Location: National Peanut Research LaboratoryTitle: Aspergillus and aflatoxin in groundnuts (Arachis hypogaea L.) and groundnut cake in Eastern Ethiopia Author
|Arias De Ares, Renee|
Submitted to: Journal of Food Additives & Contaminants
Publication Type: Peer Reviewed Journal
Publication Acceptance Date: 5/27/2016
Publication Date: 9/22/2016
Citation: Mohammed, A., Alemayehu, C., Dejene, M., Hoisington, D.A., Sobolev, V., Arias De Ares, R.S., Fininsa, C. 2016. Aspergillus and aflatoxin in groundnuts (Arachis hypogaea L.) and groundnut cake in Eastern Ethiopia. Journal of Food Additives & Contaminants. 9(4):4290-298. doi:10.1080/19393210.2016.1216468. Interpretive Summary: In order to create awareness of the presence of aflatoxin contamination in peanut and peanut products, a survey and aflatoxin analysis of seeds and peanut cake was performed in four districts in eastern Ethiopia during two harvest seasons. Presence of aflatoxin contamination and incidence of Aspergillus species, some of them known to produce aflatoxin were recorded. A total of 22 and 41% of seed samples showed aflatoxin contamination in 2013/2014 and 2014/2015, respectively; whereas 68% of the peanut cake samples had some level of aflatoxin. In both cases, those levels reached values above the limits considered acceptable for human consumption.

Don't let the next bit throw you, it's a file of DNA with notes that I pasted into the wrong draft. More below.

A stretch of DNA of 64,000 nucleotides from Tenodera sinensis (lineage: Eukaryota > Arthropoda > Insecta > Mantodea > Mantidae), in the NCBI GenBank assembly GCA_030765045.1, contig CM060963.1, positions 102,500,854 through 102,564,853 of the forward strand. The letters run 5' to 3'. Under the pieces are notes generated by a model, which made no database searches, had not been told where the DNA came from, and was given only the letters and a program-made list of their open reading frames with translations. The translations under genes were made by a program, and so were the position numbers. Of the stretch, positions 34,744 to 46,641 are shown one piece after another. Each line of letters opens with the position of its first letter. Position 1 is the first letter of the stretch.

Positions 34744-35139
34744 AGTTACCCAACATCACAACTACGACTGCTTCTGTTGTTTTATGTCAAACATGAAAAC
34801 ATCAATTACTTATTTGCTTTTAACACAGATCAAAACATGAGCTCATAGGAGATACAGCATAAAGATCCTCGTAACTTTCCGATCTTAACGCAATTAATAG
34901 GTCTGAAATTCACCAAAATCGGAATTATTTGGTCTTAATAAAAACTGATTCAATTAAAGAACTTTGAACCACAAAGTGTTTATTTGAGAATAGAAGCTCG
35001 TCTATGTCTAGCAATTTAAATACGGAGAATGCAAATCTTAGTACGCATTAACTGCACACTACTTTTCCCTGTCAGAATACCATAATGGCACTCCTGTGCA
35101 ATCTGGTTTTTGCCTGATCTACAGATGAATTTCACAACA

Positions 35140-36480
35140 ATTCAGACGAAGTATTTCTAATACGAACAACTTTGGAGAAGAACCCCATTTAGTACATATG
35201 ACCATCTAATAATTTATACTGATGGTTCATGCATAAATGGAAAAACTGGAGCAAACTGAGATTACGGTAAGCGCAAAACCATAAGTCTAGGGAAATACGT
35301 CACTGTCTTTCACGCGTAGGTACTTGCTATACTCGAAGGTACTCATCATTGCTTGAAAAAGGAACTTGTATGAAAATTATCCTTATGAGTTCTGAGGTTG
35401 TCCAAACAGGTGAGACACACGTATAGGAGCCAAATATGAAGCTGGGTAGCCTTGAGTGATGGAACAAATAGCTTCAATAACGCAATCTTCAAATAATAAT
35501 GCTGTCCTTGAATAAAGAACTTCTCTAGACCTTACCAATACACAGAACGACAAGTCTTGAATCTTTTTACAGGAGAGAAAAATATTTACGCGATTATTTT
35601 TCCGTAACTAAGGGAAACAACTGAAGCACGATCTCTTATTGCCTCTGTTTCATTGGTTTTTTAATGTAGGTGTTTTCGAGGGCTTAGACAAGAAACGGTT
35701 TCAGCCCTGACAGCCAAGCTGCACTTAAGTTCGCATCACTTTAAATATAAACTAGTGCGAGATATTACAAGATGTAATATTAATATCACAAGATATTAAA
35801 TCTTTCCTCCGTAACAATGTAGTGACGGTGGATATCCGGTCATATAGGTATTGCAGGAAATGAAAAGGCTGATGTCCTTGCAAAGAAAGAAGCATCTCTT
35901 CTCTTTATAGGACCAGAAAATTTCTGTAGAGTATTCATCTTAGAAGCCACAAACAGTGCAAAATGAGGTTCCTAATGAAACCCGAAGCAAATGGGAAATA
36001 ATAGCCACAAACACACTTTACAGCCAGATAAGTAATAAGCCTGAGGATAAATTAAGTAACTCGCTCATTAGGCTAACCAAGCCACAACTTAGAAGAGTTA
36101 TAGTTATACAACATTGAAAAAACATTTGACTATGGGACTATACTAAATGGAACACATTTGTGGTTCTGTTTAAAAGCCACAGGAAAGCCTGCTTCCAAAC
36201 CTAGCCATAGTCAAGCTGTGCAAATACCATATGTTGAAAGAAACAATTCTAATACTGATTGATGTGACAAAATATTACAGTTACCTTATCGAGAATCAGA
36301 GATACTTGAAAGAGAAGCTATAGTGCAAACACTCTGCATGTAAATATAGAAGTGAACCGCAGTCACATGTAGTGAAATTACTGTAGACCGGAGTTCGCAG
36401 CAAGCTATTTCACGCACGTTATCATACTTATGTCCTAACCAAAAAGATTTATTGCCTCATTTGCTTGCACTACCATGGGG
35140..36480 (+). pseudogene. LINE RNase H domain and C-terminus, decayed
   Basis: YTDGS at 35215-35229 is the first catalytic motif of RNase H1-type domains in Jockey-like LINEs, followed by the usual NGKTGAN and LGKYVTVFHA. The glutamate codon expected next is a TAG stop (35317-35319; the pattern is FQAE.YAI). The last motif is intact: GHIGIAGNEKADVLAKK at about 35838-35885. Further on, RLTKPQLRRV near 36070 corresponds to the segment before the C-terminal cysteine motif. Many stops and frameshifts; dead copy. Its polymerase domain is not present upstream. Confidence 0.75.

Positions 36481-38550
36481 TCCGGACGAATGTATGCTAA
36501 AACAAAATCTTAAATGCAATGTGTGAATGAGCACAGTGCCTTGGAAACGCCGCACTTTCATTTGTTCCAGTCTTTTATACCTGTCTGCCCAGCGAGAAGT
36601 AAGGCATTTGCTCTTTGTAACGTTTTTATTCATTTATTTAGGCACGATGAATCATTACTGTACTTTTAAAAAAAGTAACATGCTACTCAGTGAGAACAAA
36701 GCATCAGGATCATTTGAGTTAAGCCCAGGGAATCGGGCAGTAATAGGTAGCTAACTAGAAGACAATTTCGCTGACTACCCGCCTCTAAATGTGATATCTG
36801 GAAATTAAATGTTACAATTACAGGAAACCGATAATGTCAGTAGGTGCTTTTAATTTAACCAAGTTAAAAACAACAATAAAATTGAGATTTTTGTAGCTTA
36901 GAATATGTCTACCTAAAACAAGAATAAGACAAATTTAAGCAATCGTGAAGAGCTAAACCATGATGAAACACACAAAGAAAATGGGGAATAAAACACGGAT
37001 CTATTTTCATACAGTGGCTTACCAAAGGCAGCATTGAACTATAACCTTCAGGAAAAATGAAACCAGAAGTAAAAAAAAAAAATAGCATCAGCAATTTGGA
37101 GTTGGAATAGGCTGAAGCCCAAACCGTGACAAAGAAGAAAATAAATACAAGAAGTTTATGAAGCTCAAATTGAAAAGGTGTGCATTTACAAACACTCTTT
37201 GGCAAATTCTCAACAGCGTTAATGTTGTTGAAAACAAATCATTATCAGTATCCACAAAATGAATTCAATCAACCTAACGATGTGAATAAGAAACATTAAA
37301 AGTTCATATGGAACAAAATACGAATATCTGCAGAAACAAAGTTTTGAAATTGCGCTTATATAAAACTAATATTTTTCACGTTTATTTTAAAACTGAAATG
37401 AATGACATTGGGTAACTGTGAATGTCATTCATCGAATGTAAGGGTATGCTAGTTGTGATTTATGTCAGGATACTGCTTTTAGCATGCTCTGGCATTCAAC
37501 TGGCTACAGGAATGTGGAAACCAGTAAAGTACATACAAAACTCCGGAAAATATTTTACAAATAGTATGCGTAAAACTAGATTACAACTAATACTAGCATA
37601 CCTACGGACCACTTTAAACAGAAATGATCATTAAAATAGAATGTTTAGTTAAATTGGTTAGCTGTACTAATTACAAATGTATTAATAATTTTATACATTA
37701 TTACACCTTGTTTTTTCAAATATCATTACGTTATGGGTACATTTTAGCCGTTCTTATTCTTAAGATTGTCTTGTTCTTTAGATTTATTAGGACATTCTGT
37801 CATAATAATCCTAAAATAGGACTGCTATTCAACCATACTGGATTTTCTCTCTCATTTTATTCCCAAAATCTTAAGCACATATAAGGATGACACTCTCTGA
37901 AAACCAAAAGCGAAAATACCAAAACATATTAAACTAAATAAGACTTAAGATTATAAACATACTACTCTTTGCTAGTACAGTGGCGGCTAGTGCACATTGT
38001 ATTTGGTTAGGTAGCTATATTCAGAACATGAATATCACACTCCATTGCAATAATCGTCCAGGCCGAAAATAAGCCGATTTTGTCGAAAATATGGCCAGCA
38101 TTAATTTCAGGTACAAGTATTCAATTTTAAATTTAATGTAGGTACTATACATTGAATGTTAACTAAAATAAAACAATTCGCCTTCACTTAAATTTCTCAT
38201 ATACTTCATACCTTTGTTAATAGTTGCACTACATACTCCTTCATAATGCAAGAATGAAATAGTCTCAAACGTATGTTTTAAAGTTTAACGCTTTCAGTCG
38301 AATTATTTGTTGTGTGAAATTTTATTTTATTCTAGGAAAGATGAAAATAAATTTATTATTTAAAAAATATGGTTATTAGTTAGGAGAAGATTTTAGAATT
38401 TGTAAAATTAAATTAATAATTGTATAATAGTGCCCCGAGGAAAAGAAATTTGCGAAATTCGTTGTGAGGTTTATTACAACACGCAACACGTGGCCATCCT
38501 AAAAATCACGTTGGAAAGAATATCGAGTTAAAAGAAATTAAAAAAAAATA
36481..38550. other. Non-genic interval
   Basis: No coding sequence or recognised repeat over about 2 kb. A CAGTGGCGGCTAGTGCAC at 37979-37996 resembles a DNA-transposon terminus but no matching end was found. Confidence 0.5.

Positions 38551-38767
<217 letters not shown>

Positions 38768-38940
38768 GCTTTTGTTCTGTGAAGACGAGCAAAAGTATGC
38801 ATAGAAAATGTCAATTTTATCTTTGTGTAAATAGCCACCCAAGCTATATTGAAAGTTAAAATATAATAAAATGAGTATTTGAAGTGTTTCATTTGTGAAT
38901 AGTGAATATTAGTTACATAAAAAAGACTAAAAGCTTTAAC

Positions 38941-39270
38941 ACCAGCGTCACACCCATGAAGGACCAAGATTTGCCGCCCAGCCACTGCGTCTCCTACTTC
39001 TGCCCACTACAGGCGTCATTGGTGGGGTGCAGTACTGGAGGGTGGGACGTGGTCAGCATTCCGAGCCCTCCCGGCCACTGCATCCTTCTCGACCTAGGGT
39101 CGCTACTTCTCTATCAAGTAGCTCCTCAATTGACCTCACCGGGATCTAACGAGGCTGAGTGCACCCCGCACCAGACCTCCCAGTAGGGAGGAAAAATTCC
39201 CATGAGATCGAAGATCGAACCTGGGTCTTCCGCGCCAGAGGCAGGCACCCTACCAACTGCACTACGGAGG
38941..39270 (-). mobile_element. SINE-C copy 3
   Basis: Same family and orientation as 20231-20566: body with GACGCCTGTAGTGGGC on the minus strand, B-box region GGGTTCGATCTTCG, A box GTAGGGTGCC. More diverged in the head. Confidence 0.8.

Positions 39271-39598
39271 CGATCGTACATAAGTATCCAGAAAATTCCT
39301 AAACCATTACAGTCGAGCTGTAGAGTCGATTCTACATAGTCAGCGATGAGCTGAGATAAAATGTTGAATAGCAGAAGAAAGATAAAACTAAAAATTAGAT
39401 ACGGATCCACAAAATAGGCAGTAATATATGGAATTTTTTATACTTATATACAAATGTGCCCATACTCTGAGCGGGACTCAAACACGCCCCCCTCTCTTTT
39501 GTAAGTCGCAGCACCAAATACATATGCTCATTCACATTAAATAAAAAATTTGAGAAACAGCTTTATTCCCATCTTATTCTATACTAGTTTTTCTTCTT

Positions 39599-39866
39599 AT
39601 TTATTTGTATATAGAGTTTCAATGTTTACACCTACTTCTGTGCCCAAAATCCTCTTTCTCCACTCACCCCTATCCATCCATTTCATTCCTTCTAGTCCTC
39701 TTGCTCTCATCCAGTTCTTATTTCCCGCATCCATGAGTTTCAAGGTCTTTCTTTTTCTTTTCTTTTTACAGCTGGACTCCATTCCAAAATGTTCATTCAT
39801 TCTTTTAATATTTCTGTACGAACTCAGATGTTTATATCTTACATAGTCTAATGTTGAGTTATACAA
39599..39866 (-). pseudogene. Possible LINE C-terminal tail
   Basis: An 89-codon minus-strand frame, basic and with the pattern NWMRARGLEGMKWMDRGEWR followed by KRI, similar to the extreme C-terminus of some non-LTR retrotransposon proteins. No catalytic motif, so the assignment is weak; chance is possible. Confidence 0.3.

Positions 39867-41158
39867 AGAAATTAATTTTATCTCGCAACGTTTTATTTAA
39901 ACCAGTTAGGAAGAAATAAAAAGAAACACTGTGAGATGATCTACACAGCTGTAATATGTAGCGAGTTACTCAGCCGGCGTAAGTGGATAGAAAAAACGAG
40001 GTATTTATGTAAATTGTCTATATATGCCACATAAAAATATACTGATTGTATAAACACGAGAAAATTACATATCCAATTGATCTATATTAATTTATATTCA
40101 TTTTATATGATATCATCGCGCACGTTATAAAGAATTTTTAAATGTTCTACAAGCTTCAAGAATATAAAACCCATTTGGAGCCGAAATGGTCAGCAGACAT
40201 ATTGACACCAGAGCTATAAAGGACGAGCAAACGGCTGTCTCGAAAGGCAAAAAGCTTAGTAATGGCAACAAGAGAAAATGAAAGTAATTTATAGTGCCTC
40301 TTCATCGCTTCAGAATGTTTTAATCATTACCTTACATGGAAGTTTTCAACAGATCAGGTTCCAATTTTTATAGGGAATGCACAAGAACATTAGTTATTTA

Technical Abstract: Groundnut (Arachis hypogaea L.) is an important cash and food crop in eastern Ethiopia. The lack of awareness and data on Aspergillus and aflatoxin contamination of groundnut and groundnut food products in the area are lacking. Therefore, this study was conducted to: i) assess major Aspergillus species and aflatoxin contamination associated with groundnut seeds and “Halawa”( local cake) across different agro-ecological zones in eastern Ethiopia, and ii) evaluate growers’ management practices that can promote fungal contamination. A total of 160 groundnut seed samples were collected from farmers’ stores during 2013/14 and 2014/15 harvest seasons. Additionally 50 groundnut cakes collected from open market cafe and restaurants were also included in the study. Fungal isolation was performed from seed samples, and the Aspergillus spp. recorded for both cropping seasons. The identified species were: A. flavus, including L and S-strains, A. parasiticus, A. niger, A .tamarii, A. caelatus, and A. ochraceus. Aspergillus flavus was the most abundant species followed by A. parasiticus in both seasons. Aflatoxin analyses of seed samples were performed using UPLC; 22 and 41 % samples from 2013/14 and 2014/15 harvests, respectively, were positive. Among contaminated samples, total aflatoxin (B1, B2, G1, G2) concentrations of 786 and 3135 ng•g-1 from 2013/14 and 2014/15 samples, were recorded. The level of aflatoxin concentration in seed samples varied from 0.06 to 2526 ng•g-1 of aflatoxins B2 and B1, respectively. In infected seed samples aflatoxin B1 was the most abundant followed by G1 in both seasons. Analysis of groundnut cake “Halawa” showed that 68 % of the samples were contaminated with aflatoxins, the majority with concentrations below 20 ng•g-1, though one sample reached 158 ng•g-1 of aflatoxin B1. The present study revealed high levels and frequency of aflatoxin contamination of groundnut seeds and cakes in East Ethiopia, in many cases the levels were significantly higher than the maximal legislated for human consumption in all the countries.